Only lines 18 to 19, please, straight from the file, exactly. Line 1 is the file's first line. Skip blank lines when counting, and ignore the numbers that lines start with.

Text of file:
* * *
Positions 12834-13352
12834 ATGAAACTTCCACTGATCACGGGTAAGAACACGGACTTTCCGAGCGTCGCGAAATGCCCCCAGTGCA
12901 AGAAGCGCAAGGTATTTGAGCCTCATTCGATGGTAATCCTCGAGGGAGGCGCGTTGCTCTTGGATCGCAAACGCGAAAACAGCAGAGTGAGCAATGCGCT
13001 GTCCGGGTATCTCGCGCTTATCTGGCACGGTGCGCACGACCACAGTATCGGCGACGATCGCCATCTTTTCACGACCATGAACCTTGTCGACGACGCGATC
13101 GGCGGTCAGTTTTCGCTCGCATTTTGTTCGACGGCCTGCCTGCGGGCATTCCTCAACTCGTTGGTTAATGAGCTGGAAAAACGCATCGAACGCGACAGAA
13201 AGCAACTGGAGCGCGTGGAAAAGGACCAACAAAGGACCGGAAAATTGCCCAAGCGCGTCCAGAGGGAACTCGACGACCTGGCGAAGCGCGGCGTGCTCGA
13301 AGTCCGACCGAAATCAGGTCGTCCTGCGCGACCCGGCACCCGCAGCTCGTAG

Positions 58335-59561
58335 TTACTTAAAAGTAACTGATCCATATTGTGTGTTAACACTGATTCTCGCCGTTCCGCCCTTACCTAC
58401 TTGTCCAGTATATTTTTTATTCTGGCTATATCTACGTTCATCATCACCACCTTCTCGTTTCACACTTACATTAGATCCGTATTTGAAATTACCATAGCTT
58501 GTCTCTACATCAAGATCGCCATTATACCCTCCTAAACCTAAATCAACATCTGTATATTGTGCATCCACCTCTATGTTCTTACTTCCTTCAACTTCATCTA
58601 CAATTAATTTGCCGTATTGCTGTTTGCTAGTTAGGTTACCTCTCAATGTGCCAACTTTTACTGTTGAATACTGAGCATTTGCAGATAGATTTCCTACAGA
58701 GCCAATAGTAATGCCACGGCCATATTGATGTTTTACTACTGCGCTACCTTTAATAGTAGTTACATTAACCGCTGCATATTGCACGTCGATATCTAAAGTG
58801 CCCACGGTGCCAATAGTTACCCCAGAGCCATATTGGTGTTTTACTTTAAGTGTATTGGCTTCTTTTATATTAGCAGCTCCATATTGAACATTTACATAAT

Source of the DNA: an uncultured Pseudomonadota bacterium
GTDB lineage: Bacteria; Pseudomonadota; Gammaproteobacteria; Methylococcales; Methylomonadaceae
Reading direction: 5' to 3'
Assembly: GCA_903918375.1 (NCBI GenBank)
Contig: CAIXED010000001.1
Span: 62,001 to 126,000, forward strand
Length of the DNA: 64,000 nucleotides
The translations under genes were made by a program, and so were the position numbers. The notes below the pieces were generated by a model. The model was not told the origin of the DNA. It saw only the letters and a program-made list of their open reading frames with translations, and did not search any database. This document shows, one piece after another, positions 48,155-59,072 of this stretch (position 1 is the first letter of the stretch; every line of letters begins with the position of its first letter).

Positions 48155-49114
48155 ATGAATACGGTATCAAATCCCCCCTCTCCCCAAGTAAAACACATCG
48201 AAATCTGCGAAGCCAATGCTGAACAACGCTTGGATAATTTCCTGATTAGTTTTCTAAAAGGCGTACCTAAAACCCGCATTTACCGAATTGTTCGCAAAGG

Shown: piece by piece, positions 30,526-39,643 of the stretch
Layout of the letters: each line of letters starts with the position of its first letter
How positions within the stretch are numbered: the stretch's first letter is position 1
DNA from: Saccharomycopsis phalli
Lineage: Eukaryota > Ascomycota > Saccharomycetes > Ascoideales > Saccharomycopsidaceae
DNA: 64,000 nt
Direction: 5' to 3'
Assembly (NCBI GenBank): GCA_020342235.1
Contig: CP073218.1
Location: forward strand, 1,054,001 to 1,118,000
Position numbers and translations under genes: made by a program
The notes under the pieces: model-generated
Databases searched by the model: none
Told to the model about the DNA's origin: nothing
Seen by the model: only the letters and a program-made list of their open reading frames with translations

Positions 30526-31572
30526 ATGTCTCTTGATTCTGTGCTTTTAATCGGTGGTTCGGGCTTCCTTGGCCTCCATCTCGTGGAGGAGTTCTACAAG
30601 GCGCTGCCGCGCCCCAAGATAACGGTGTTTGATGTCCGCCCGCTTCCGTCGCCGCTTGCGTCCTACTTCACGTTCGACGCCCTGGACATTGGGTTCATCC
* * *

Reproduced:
Assembly: GCA_903918375.1 (NCBI GenBank)
Contig: CAIXED010000001.1